Esquires and Attorneys

Lately I’ve taken to reading Kevin Underhill’s blog, Lowering the Bar. Underhill, a lawyer, comments on the various humorous news stories about legal cases and the profession of law that arise. The blog rarely fails to give me a chuckle with my morning coffee.

His posting from yesterday is not one of the funnier ones (although it has its moments), but Underhill does raise the issue of how courts use the meanings of words in their deliberations. In the case in question, John Heurlin, a lawyer who had been suspended by the California Bar Association, continued to use the titles attorney and esquire and to represent clients. The case is the disciplinary proceeding against Huerlin.

In the proceeding, Heurlin argued that his use of esquire was justified because it does not necessarily mean “lawyer,” that it can mean many things, including property owner and a subscriber to Esquire magazine. The Bar Association, quite properly, counters with this:

This argument is unconvincing because we do not focus on a single usage of a particular word when determining [unauthorized practice of law]. Instead we consider the consider the context of the words and the general course of conduct. [...] Here, Heurlin affixed the label “Esq.” next to his name and included references to himself as “attorney” and “Law Offices of John M. Heurlin” in pleadings and correspondence to opposing counsel. As the Court of Appeal observed, this course of conduct may well have created “the misleading impression” that Heurlin presently is licensed to practice law and currently maintains a functioning law office. And Heurlin underscored his misrepresentations of his status as an attorney when he filed his declaration in the Court of Appeal attesting: “I am an attorney licensed to practice before the courts of the State of California....”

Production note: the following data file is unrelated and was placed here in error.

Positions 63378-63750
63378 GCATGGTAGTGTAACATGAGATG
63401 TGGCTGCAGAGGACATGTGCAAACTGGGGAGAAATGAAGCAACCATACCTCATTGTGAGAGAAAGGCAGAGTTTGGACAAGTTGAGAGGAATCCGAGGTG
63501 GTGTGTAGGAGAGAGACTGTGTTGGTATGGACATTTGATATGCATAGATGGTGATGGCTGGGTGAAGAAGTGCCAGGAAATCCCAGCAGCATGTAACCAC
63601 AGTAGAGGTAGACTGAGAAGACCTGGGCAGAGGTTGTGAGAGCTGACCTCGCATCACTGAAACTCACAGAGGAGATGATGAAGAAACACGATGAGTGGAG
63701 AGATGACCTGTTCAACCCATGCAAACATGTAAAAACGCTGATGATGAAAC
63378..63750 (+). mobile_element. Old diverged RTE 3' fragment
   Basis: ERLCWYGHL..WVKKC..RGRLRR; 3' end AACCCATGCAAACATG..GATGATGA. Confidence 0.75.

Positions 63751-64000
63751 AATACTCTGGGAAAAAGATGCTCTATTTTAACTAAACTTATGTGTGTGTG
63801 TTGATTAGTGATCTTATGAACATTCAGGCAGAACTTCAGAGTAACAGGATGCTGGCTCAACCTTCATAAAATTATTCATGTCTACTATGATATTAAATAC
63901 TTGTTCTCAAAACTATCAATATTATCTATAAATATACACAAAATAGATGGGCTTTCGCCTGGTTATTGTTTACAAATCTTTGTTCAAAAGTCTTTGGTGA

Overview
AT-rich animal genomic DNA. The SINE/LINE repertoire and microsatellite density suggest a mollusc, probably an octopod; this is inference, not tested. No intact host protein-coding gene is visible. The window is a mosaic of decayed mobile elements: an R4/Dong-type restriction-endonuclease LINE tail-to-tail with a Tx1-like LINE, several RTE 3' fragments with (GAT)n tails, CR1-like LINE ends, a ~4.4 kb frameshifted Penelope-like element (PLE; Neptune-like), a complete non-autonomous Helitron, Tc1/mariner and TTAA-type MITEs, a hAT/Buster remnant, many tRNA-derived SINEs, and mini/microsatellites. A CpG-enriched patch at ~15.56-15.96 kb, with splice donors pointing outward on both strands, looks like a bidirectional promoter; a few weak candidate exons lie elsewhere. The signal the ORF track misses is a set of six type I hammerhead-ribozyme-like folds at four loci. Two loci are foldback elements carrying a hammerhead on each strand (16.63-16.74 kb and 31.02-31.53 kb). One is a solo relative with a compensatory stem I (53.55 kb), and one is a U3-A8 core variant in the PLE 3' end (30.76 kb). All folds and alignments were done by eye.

To which Underhill adds:

It’s also unconvincing because, for example, no human being on the face of the Earth would ever put “Esq.” after his name to indicate that he subscribes to Esquire. Let me know if I’m wrong about this, by all means. Yours sincerely, M. Kevin Underhill, J.D., Esq., Sci. Am., Nat. Geo., Sprts. Ill. (Swimsuit).

The 1989 second edition of the OED includes this usage note for esquire:

The designation of “esquire” is now commonly understood to be due by courtesy to all persons (not in clerical orders or having any higher title of rank) who are regarded as ‘gentlemen’ by birth, position, or education. It is used only on occasions of more or less ceremonious mention, and in the addresses of letters, etc.; on other occasions the prefix “Mr.” is employed instead. When “esquire” is appended to a name, no prefixed title (such as “Mr.,” “Doctor,” “Captain,” etc.) is used. In the U.S. the title belongs officially to lawyers and public officers.

Bryan Garner’s eighth edition of Black’s Law Dictionary defines esquire as “a title of courtesy commonly appended after the name of a lawyer.”

So it appears that the bar association is correct. While esquire is indeed used generally as a non-specific title of respect, in a legal context it carries the meaning of “lawyer,” and representing oneself as esquire or Esq. in court papers when one is not a lawyer does amount to misrepresentation (in more ways than one).

I also believe that Underhill is correct in that no human in history has ever applied titles to himself based on the magazines he subscribes to, although I wouldn’t put money on it. The world is a big place and anything you can think of, someone has probably has already done.

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